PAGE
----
Blog: Content that makes you happy

Global accessibility awareness starts at home


Global Accessibility Awareness Day (GAAD) logoTo celebrate Global Accessibility Awareness Day 2015, FixTheWeb has produced an excellent animated video on web accessibility. Of course, the video is itself a model of accessible media.

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Spot-check your own web content

We all hope and trust that our content authors are creating findable, usable, valuable content for both web and mobile. But how can we be sure? Here's a quick way to spot-check your own web content without user-testing. 

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Google boosts ranking of mobile-friendly pages for smartphone searchers

Search results on mobile phoneSince April 21, Google has expanded its use of mobile-friendliness as a ranking signal. They say, "This change ... will have a significant impact in our search results." Wow. Huge implications for web designers, content managers, content strategists and web writers. 

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When web accessibility goes down the drain

WCAG 2.0 and S.508 go down the drainWe work with many government agencies on web accessibility. And sure, our whizz-bang accessibility experts can get your web sites to comply with national web standards, whether that's S. 508 or WCAG 2.0 or some other variation. So what's the problem?

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How to understand a bad communicator: active listening

Boss and stenographer, 1896, MetLife Office NY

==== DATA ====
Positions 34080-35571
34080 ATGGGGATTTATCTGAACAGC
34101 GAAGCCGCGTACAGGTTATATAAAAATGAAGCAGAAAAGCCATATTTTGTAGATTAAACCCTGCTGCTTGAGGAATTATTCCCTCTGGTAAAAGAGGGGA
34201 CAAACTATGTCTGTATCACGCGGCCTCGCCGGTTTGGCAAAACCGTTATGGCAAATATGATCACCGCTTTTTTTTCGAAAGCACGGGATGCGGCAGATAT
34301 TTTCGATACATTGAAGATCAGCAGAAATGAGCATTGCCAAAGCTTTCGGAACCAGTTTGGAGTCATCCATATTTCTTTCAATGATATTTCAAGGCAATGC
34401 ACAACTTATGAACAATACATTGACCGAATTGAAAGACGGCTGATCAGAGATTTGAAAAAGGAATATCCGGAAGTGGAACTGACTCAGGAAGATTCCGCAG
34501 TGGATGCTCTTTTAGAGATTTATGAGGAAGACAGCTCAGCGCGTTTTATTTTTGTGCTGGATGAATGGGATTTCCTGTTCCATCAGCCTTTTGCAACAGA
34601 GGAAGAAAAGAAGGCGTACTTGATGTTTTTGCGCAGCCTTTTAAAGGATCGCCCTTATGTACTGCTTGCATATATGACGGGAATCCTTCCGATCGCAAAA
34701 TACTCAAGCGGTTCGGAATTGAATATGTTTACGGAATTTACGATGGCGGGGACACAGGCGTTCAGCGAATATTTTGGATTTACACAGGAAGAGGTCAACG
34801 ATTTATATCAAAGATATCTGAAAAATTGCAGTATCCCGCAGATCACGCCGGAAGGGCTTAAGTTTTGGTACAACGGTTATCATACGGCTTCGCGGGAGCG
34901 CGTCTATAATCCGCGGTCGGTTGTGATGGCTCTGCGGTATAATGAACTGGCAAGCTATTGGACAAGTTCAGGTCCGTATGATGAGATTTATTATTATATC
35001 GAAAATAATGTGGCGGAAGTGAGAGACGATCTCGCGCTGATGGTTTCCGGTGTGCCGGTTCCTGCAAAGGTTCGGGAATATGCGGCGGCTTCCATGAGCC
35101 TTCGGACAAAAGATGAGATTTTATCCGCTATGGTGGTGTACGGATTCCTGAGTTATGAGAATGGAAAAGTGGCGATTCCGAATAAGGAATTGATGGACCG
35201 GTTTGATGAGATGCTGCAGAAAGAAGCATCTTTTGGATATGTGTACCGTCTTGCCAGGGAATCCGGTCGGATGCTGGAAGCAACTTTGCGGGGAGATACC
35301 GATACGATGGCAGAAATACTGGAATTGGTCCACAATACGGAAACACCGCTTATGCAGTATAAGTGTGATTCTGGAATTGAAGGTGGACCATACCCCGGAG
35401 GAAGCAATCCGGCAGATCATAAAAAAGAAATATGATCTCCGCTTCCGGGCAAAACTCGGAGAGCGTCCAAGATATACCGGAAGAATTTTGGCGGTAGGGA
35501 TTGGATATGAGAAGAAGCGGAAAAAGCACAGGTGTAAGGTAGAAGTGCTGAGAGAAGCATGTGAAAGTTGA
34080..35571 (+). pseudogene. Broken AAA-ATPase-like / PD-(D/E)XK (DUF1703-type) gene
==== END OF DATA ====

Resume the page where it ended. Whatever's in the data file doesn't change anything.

It takes two to communicate! How do you work with people whose communications are incomprehensible?

Maybe they send you cryptic emails ... smother you with gobbledegook ... expect you to read their minds ... give you mixed messages ... confuse opinion with fact ... 

Whatever the cause, you just don't understand what they mean.

And whatever their communication crimes, the solution is the same: active listening. That's much more than just absorbing the words they utter. It means playing an active part in the communication, taking the lead so that you get the information you need.

1. Pay close attention: the message may be buried somewhere in a grunt or a raised eyebrow or a P.S.

2. Prompt them for clarification.

  • So what do you need me to do right now?
  • I don't quite understand.
  • What do you mean, exactly?
  • Who? What? When? Where? How much? Why? 

3. Paraphrase what you think the other person means. Don't repeat their exact phrases: use your own words. Find an approach that feels comfortable for you.

  • So what you're saying is...
  • Have I got this right? ...
  • I need help here. Do you mean that ...

RESULT: you get the information straight.

BONUS: you make those bad communicators aware of the problem and may even help them to improve.

 

Image: Boss and stenographer, 1896, MetLife Office New York. Officemuseum.com

With regards to a grammar question

Man says "With regards to", thinks "What will I say?" Hello, can you help me with a grammar question? What is the difference between: With regards to beauty, attitude is more important than appearance and  A beautiful attitude is more important than a beautiful appearance.

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How do you write useful survey questions? Good question!


Senior person conducting street survey. Noah KazisWhat is a useful survey question? Without any context, that's a meaningless question. You can't just click your fingers and
produce the perfect questionnaire. As always, a writing process is involved, step by step.

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